Lahn is also searching for additional candidate genes that might help to explain how our brains evolved. In a recent Cell paper, Lahn and his colleagues identify several hundred genes that are involved in nervous system biology and show that, as a group, there are significantly higher rates of protein evolution in these genes in primates than in rodents. Protein evolution rates are particularly high in the lineage leading from ancestral primates to humans, notes Lahn, “so some of these genes may regulate brain size and behaviour”. However, he warns, as with ASPM and microcephalin, “definitive proof for this will only come from functional studies, which are difficult to do”.
Enter Glutamate Dehydrogenase
For one gene, evidence for an effect on brain function may be emerging. Geneticist Henrik Kaessmann (University of Lausanne, Switzerland) studies the origin of new genes in primates, in particular genes that arise when a DNA copy of an mRNA transcribed from an existing gene is integrated back into the genome. Usually this new “retrocopy” is not expressed, but if the DNA inserts near an active promoter, it can become a transcribable “retrogene”. This is the origin of GLUD2, a retrogene derived from GLUD1, which encodes glutamate dehydrogenase. GLUD2, which first appeared 18–23 million years ago in hominoids, probably immediately picked up a brain-specific promoter and then over the next few million years acquired two critical amino acid changes, explains Kaessmann. These allow GLUD2-encoded glutamate dehydrogenase to work better in the brain than the GLUD1-encoded enzyme. Because glutamate dehydrogenase recycles the neurotransmitter glutamate, the presence of GLUD2 may permit a higher neurotransmitter turnover and greater neuronal activity in hominoid brains than is possible in monkey brains, which lack GLUD2, suggests Kaessmann.
Kaessmann plans to search his extensive database of retrocopies in the human genome for other functional genes that could, like GLUD2, be implicated in brain evolution. By contrast, evolutionary neurobiologist Todd Preuss (Yerkes Primate Research Center, Emory University, Atlanta, Georgia, United States) hopes to identify genes involved in human brain evolution by comparing gene expression patterns in different primates. Preuss, who began training as a paleoanthropologist before turning to neuroscience, has been comparing post-mortem human and chimpanzee brains since the mid 1990s, believing that “if we want to understand human brain evolution, we really have to compare humans with chimpanzees, our nearest relatives”, even though chimp brains have been evolving separately from ours for 5–7 million years. But, warns Preuss, “we have to do these studies now. There are few chimps left and if we lose the opportunity to study them and their brains, we will lose forever a fundamental source of insight into our own species.”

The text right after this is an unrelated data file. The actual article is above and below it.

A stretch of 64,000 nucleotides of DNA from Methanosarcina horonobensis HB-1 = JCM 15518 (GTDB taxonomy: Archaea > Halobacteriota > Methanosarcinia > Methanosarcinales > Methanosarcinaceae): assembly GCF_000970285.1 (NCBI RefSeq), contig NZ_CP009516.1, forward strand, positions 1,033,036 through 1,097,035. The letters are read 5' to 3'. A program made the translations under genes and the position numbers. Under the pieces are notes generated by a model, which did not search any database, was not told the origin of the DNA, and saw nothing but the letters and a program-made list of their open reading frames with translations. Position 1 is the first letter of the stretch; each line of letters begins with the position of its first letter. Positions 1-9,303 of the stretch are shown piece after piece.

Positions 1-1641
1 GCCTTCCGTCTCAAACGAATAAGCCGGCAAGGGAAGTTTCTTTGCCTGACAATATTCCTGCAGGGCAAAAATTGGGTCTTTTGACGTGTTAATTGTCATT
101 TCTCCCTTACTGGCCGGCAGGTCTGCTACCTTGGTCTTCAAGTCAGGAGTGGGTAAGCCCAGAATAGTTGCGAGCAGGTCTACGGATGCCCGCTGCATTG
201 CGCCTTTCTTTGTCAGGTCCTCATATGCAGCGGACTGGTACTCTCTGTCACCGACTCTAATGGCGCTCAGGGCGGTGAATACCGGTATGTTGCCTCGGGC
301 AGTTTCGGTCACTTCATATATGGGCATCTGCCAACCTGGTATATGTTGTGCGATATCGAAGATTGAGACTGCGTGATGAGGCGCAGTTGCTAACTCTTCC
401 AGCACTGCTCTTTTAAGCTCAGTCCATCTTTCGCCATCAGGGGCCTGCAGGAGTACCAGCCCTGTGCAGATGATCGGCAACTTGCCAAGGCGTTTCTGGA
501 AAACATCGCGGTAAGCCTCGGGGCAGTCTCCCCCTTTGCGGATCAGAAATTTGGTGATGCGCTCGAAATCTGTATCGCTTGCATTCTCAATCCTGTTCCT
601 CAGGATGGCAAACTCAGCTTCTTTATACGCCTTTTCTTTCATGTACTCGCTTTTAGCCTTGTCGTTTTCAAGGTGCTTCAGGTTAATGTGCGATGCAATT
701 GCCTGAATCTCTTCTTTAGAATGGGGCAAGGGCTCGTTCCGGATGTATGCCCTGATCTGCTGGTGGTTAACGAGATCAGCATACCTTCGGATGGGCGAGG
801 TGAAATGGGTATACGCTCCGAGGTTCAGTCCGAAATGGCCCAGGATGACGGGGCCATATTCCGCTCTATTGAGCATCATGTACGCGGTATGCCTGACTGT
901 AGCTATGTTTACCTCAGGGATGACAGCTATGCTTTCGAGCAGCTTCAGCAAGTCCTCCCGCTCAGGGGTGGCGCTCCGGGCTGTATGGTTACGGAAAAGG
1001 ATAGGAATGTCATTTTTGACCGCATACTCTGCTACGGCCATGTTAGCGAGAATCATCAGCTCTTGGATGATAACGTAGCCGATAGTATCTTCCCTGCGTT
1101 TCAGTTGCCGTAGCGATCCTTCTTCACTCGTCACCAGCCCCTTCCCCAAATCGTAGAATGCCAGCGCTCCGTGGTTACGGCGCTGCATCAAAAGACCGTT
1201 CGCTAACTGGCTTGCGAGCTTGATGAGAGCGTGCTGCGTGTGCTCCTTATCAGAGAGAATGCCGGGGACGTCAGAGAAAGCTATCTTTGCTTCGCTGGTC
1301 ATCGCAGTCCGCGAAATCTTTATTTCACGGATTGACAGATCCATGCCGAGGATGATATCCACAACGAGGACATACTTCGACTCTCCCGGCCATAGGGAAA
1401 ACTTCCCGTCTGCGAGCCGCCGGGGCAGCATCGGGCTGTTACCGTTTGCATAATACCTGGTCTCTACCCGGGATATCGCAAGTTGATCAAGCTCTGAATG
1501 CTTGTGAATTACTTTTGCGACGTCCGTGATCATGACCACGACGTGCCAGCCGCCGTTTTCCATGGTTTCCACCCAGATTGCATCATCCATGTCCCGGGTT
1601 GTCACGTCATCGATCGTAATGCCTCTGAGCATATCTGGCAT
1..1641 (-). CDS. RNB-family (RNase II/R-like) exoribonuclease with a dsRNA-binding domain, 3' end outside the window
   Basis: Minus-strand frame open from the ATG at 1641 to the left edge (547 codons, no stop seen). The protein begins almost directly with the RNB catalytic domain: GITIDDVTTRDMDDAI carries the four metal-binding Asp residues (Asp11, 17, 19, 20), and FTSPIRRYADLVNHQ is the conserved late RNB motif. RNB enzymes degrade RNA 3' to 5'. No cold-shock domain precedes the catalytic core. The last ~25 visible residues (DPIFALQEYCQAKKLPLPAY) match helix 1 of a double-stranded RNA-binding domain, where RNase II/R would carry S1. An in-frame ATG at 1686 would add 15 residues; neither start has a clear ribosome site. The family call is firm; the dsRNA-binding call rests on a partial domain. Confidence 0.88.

To begin with, Preuss used staining techniques that exploit antibodies to examine the neural components of chimpanzee and human brains. Then in 1998, he was asked to collaborate in a microarray project. “My antibody approach was very labour intensive so I jumped at the opportunity to screen 10,000 genes at once”, he says.
Preuss and his collaborators now know that more than 100 genes are differentially expressed in chimpanzee and human brains. “Importantly, when we go back into tissue with probes for these gene products, in some cases there are remarkably different spatial patterns of expression in humans, chimps, and macaques”, notes Preuss. “We don't know yet what these differences mean in terms of functional organisation in these different brains but our results open up new and exciting vistas”, particularly since many of the differentially expressed genes have not previously been considered as being potentially involved in brain evolution. The microarray data produced by Preuss and other researchers also indicate that many of the gene expression changes that have occurred during brain evolution involve gene upregulation. For example, there is increased expression of genes involved in metabolism, synaptic organisation, and synaptic function. “All told, it seems that the human brain may be more dynamic than ape or monkey brains”, says Preuss. “The human brain seems to be running hot in all sorts of ways.”
Scratching at the Surface
As far as understanding how our brains evolved, more questions remain than have been answered. One problem is that we don't really know enough about how our brains differ from those of other mammals and primates, although work by Zilles and others is helping here. We also know very little about how the areas of our brain are physically linked up, and we need to understand that before we can see how we differ from our nearest relatives. And as far as identifying the gene changes that were selected during evolution, although we have several candidates, we don't know how or if these gene variants affect our cognitive abilities. It is one thing, concludes Dunbar, to identify genetic or anatomic differences between human and ape brains, but quite another to know what they mean in terms of actual cognitive processes.